Without Tompall Glaser I’m not sure there would have been country music outlaws. It’s not that Waylon and Willie wouldn’t have found a way, but Tompall anchored the movement out of his Hillbilly Central studios in Nashville recording albums like Waylon’s Honky Tonk Heroes and Dreaming My Dreams, and John Hartford’s Aereoplane. This was a place for the misfits: Kris Kristofferson, Jessi Colter, Mickey Newbury, Bobby Bare, Kinky Friedman, Shel Silverstein, Billy Joe Shaver to name a few. He himself might even shrug off the title. It wasn’t that he battled the system so much as completely ignored it and I think that’s what I love about him best of all. I see shades of this in No Depression from the print mag to the fine website and Shooter Jennings’ XXX music project. And why not, ever try to wrestle a bear out of a tent? A wise man might hike on down the road a ways and simply pitch a new one.
Tompall wrote Streets of Baltimore with Harlan Howard in the mid 1960s. It was a catalyst song for two reasons. One it dealt with what happened during the post-war years when rural America starting seeing the jet-set. This wasn’t a rehash of How You Gonna Keep ‘Em Down On The Farm though. Streets of Baltimore is a tough and jaded song, not so much cynical as tired. Tompall says he got the idea after seeing a pretty young woman in the Opry one night with her husband. She was looking fine and the men noticed. He was looking tired, grease under his fingernails, and had probably spent money he didn’t have to take her there. She was looking for a way out and he was the door.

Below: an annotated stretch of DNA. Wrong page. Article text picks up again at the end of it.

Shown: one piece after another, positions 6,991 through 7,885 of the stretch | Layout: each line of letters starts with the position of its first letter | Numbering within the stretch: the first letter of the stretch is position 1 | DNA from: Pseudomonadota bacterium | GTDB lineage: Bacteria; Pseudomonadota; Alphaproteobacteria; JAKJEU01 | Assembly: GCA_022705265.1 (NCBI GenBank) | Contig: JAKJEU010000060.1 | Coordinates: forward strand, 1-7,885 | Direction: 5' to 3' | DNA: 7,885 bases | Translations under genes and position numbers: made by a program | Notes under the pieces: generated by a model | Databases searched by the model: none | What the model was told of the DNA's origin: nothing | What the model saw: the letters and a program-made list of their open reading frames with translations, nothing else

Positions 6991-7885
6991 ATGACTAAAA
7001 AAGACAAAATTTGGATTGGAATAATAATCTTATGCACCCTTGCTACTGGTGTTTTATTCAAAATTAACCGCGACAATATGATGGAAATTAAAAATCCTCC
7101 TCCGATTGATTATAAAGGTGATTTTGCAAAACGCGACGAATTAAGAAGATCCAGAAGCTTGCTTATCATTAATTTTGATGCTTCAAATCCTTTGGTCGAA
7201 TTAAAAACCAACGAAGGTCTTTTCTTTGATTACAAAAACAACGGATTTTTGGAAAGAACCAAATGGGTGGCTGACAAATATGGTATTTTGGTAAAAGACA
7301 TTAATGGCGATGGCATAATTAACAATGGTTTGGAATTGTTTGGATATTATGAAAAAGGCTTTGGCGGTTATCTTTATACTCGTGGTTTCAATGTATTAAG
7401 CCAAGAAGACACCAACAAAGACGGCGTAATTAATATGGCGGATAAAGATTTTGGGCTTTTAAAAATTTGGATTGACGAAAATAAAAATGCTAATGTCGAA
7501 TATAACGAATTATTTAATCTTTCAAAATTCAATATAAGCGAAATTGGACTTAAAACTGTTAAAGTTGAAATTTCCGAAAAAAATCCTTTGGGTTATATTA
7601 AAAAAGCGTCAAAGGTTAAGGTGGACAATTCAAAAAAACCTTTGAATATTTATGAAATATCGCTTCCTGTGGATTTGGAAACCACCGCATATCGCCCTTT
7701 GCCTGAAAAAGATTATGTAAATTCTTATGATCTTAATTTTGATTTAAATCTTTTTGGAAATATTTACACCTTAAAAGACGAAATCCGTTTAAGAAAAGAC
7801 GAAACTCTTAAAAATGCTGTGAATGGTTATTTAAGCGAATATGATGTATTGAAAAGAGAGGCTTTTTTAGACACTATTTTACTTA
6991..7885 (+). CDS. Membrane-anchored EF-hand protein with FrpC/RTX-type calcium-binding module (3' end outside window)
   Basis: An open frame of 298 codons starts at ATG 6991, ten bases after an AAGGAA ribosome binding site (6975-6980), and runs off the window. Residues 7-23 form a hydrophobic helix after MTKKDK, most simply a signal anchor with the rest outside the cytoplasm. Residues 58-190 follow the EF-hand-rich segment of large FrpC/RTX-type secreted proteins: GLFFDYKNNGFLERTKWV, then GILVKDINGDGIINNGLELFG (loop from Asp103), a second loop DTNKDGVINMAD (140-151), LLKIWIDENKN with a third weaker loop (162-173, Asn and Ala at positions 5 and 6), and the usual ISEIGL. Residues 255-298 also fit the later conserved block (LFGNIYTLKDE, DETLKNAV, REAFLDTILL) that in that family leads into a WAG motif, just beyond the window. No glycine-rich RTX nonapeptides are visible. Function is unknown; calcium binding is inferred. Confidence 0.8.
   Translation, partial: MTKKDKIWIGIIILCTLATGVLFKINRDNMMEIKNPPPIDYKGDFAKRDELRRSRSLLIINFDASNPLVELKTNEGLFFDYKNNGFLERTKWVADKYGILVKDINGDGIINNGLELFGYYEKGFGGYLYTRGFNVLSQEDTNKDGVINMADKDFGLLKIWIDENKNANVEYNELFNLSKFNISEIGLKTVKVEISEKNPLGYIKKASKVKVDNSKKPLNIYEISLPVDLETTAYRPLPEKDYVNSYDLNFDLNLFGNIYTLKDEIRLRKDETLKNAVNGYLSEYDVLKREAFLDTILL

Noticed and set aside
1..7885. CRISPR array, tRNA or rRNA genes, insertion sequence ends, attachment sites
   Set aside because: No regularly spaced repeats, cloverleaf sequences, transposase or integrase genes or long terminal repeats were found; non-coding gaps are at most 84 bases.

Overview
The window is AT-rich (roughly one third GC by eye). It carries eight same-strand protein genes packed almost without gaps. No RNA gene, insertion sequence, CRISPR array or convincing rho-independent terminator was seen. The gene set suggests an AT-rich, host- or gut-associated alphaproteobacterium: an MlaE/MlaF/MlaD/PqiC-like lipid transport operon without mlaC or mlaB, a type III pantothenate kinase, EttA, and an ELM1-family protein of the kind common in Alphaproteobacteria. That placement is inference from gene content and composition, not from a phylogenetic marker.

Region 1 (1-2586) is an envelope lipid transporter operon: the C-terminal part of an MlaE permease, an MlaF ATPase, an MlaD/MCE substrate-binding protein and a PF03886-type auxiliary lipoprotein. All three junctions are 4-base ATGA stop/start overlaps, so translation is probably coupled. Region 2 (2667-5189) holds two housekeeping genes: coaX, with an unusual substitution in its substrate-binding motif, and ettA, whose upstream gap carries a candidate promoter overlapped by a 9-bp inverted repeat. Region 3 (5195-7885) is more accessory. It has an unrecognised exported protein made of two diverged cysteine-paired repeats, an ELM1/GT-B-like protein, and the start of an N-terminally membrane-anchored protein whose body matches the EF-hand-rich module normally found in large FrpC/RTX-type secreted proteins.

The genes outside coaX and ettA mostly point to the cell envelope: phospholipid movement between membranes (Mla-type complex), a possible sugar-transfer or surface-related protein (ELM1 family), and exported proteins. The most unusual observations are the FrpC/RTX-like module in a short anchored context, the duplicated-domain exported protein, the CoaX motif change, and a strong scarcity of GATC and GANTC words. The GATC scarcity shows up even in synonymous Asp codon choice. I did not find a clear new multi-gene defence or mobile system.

The other reason is Bobby Bare took the song and recorded it in 1966 and as he began to blur the lines of country, rock and folk music and pull away from the studios searching for ever greater control musically this could accurately be called ground zero for the whole dang thing.
Bobby Bare, Streets of Baltimore
As I mentioned above John Hartford recorded his Aereoplane record at Hillbilly Central, and if there ever was an outlaw – in the Paul Newman sense – John Hartford was him. Hartford of course wrote Gentle On My Mind, one of the great songs of the last century. Glen Campbell scored a decent with it in 1967, but it should be noted that this taboo, but sweet tale of shacking up was first recorded by Tompall Glaser and his brothers.
Thomas Paul Glaser was born today in 1933.
The Glaser Brothers, Gentle On My Mind